Again, this makes sense. That way when working in a large group we can all be sure we're on the same version of stuff. When you get a new version of the Web Tools for Visual Studio, presumably this version of npm gets updated. This also means that unless you tell Visual Studio otherwise, the npm and node you get when running a build in VS is gonna be different than if you do it outside - if you stick with the default settings.

Fear not. It's easily updated. I went over to Tools | Option in Visual Studio:

See the Web\External there? I added my node installation like this and made sure it was at the top.

Then I right click on npm and Restore Packages and all is right with the world as now I'm using npm 3.10.5 rather than 3.3.4.

The Output Window for 3.10.5 shows this different output, which apparently stresses Visual Studio out less than npm 3.3.4. (Actually I think VS is calling an npm library, rather than shelling out and parsing the " npm ls --json " payload, but you get the idea.)

npm WARN optional Skipping failed optional dependency /chokidar/fsevents:
npm WARN notsup Not compatible with your operating system or architecture: fsevents@1.0.14

Adding my global npm/node folder fixes this issue for me and I can move on.

The Weird

BUT.In my fix I'm using npm globally - it's in my %PATH%. The change I made affects all Visual Studio projects on my machine, forever.

Maybe I need to be smarter? Maybe Visual Studio is already being smart. Note the second option there in the list? It's pointing to .\node_modules\bin . That's a LOCAL node-modules folder, right? Ah, I can just add specific version of npm to packages.json there if need be on a project by project basis without affecting my entire system OR changing my Visual Studio settings, right?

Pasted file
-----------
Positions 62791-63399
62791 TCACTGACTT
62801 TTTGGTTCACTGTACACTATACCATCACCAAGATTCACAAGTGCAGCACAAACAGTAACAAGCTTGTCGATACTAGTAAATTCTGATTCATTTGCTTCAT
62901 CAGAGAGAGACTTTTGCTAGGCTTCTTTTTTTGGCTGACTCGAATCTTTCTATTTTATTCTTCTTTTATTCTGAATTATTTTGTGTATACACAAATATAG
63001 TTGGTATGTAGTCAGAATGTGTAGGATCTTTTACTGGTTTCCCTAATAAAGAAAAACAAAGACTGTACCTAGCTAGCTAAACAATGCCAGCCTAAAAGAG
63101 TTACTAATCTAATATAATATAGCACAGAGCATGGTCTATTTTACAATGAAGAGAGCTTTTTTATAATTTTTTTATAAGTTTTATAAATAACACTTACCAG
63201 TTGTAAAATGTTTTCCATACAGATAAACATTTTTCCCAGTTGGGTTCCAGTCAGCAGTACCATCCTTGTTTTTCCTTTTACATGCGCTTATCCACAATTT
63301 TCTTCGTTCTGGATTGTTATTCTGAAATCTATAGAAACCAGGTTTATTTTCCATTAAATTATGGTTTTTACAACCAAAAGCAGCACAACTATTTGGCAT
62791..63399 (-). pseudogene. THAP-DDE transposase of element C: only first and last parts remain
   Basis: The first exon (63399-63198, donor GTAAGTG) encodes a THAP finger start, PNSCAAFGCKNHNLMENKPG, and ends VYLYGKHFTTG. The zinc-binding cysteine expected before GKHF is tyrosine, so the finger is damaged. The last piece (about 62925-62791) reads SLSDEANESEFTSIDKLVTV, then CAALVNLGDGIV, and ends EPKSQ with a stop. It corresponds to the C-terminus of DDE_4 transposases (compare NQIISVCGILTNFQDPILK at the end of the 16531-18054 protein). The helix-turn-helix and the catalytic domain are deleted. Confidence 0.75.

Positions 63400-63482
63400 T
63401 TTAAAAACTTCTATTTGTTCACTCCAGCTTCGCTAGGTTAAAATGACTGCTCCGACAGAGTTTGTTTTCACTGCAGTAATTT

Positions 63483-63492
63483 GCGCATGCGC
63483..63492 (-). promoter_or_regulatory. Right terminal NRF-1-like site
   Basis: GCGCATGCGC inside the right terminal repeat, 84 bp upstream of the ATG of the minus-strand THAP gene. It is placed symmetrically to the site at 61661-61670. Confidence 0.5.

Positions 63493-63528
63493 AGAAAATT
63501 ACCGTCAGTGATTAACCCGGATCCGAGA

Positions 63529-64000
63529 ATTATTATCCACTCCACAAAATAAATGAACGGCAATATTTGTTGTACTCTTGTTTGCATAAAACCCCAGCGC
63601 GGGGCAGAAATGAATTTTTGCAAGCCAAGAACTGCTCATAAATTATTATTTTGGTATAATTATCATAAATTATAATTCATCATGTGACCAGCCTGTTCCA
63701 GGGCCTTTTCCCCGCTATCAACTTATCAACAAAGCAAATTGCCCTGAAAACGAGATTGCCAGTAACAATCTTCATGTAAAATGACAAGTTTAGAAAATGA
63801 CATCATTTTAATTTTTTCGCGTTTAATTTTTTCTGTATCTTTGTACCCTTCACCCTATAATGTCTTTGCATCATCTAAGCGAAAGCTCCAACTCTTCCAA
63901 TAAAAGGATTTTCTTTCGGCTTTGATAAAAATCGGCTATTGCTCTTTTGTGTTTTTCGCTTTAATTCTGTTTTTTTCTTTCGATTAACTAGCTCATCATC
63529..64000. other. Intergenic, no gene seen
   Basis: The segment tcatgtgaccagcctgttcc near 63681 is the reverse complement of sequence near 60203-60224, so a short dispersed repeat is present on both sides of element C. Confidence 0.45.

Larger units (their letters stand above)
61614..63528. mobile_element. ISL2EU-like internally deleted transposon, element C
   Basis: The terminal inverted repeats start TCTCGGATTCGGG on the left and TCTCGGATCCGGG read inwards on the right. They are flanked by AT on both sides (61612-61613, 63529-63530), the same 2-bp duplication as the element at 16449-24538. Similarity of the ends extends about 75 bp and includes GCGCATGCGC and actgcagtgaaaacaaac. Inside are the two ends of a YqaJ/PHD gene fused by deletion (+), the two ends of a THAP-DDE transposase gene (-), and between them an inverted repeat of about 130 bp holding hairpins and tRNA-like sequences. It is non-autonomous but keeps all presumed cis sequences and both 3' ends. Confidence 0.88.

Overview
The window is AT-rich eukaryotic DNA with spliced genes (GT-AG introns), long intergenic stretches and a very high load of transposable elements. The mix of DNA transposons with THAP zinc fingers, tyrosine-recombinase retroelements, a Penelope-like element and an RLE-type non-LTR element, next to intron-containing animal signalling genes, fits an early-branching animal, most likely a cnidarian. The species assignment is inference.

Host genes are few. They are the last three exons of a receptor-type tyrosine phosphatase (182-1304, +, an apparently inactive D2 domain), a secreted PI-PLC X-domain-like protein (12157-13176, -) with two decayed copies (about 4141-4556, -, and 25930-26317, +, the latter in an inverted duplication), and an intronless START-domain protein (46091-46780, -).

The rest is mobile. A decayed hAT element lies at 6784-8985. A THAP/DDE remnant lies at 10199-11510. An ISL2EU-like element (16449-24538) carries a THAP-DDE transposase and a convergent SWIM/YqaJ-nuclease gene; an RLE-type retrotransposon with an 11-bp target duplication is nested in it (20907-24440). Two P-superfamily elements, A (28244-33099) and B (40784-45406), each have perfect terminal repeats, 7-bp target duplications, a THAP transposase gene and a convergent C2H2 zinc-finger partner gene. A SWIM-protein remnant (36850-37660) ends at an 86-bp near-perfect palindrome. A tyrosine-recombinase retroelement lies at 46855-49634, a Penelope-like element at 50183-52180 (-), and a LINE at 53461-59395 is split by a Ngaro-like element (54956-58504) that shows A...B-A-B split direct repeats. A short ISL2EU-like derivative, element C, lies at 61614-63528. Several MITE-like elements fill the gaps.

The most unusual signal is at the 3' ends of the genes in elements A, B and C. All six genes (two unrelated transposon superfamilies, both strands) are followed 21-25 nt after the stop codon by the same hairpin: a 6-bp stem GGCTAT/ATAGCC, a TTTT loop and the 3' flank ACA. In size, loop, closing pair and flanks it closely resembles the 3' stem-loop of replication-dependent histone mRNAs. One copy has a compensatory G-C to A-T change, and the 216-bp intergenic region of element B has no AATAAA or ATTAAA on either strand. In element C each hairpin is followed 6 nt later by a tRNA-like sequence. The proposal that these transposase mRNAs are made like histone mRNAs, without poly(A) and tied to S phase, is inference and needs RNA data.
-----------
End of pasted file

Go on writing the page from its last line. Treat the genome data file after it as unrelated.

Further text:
However, when I run my build, it's ignoring my project's locally installed npm!

PATH=.\node_modules\.bin;C:\Program Files (x86)\Microsoft Visual Studio 14.0\Web\External;%PATH%;C:\Program Files (x86)\Microsoft Visual Studio 14.0\Web\External\git
"C:\Program Files (x86)\Microsoft Visual Studio 14.0\Web\External\npm.CMD" install
npm WARN install Couldn't install optional dependency: Unsupported
npm WARN EPACKAGEJSON No description
npm WARN EPACKAGEJSON No repository field.
npm WARN EPACKAGEJSON No license field.

How can I be sure it's ignoring that relative path? I can temporarily hardcode my local node_modules, like this. Note the PATH *and* the newer output. And it works.

PATH=D:\github\sample-NerdDinner\NerdDinner.Web\node_modules\.bin;node_modules\.bin;C:\Program Files (x86)\Microsoft Visual Studio 14.0\Web\External;%PATH%;C:\Program Files (x86)\Microsoft Visual Studio 14.0\Web\External\git
"D:\github\sample-NerdDinner\NerdDinner.Web\node_modules\.bin\npm.CMD" install
npm WARN optional Skipping failed optional dependency /chokidar/fsevents:
npm WARN notsup Not compatible with your operating system or architecture: fsevents@1.0.14
npm WARN No description
npm WARN No repository field.
npm WARN No license field.

In this screenshot below I have npm 3.10.6 installed in my project, locally, but it's not being used by Visual Studio if the path remains relative.

I am 99% sure that the relative path ".\ node_modules\.bin " that's prepended to the PATH above either isn't being used OR is interfering in some way.

Am I misunderstanding how it should work? Perhaps I don't understand npm enough?

I'm going to continue to dig into this and I'll update this post when I have an answer. For now, I have a fix given my globally installed npm.

I've also passed my feedback/bug report onto the Visual Studio team in the form of an email with a link to this blog post. I hope this helps someone!